|Title:||Views in Busby, East Kilbride, Carmunnock, Mearns, Eaglesham and their vicinity|
|Quantity:||1.2 Linear feet (1 volume in 1 oversized box)|
|Abstract:||The collection consists of a book with sepia tone photographs of views in Busby, East Kilbride, Carmunnock, Mearns, Eaglesham and their vicinity.|
East Renfrewshire is a council area in west-central Scotland, just southwest of the city of Glasgow. It forms a part of the historic county of Renfrewshire and covers an area of upland farming country in the south and west, rising to an elevation of 1,230 feet (375 metres) in the extreme south. Dairy farming and vegetable cultivation are the main agricultural activities. The urbanized northern area developed during rapid expansion of the cotton textile industry in the early 19th century. The subsequent decline of this industry and the development of an efficient transport system have changed the area, including the towns of Barrhead, Thorniebank, Busby, and Newton Mearns, into a suburban appendage of Glasgow. Remaining industries include the manufacture of bathroom and lavatory fixtures in Barrhead. Encyclopedia Britannica Online. http://search.eb.com/eb/article-9031836 Retrieved 4/22/2009.
In the latter half of the 20th century East Kilbride grew from a rural Lanarkshire village to become Scotland's sixth largest town. Today East Kilbride, located close to Glasgow and the main motorway routes, is a central base for business, a great place to live, shop, work and play, and an ideal jumping-off location for touring many exciting locations in Scotland. East Kilbride, Lanarkshire website. http://www.eastkilbride.org.uk/ Retrieved 4/22/2009.
Carmunnock is a pleasant little village, with some score or so of houses, situated at the western extremity of the Cathkin hills, about five miles south of Glasgow Cross. Mr. Hugh Macdonald, who visited and described it, in his famous Rambles Round Glasgow, fully forty years ago, waxes eloquent over it, and depicts it then, as we have no doubt it is still, as quite a little social elysium. He states: "The population of the parish, consisting principally of agriculturists and weavers, numbered at the late census 717, being an increase of only ten individuals within the last decade. It has an old-fashioned barn-like church, which stands about the centre of the village, and an exceedingly commodious and well-built school, from which, as we pass, the juvenile Carmunnockians are pouring forth with that dinsome glee which is only heard at the skailing o' the schule, and which at once calls back to the memory of us children of a larger growth the joys of other years." ElectricScotland.com http://www.electricscotland.com/history/glasgow/anec265.htm Retrieved 4/22/2009.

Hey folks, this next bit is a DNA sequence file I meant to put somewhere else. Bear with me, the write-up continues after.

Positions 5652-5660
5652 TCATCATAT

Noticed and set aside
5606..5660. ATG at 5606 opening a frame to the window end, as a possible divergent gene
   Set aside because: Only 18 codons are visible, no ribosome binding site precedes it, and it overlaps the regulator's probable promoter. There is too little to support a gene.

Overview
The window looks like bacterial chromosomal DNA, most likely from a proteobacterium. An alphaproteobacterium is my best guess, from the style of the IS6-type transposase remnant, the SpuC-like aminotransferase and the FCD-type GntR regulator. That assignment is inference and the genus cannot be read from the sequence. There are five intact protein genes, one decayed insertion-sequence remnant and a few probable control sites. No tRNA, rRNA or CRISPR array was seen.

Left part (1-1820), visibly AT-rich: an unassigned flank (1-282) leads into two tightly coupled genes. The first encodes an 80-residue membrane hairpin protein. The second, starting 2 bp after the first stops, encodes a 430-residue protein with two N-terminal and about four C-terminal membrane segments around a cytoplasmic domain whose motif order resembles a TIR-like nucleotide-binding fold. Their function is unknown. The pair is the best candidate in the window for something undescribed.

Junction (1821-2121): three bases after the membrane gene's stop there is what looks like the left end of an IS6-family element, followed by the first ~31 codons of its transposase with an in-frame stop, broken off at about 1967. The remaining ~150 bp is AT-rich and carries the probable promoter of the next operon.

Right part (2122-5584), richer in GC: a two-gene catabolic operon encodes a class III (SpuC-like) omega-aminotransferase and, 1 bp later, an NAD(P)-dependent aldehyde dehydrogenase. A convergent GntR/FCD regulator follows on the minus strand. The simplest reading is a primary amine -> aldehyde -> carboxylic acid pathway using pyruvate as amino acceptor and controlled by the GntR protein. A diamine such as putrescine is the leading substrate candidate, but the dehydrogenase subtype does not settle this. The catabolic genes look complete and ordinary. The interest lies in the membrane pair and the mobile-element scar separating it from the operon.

Our modern day Howe o' the Mearns has changed in many ways, albeit it has taken a long time to do so! The kings with their hawks and retainers are gone, although taxes are still as irksome as they were back then. Many more acres of land have been reclaimed over the hundreds of years which have intervened, and now North Sea Oil and Gas pipelines run down the length of our valley. Mechanisation has meant that there are less people needed now to work the land, and many residents of the Howe have found employment in oil-related industries. The Mearns is still a wooded place which is green, fertile and breathtakingly panoramic - as is proved by the views from the Garvock and Cairn o' Mount. Mearns Community Web. http://www.mearns.org/today.htm Retrieved 4/22/2009.
The village of Eaglesham lies in the East Renfrewshire area of The Clyde Valley. The village itself is a conservation area. Eaglesham is reputed to be one of the finest examples of an 18th Century planned village. It was built on an A-Plan by the 10th Earl of Eglinton. Encyclopedia Alba. http://clyde-valley.com/eaglesham/ Retrieved 4/22/2009.
Arranged in chronological order.
Views in Busby, East Kilbride, Carmunnock, Mearns, Eaglesham and their vicinity, 1885. MS 2074. Hargrett Rare Book and Manuscript Library, The University of Georgia Libraries.
This material is located in the oversize drawer.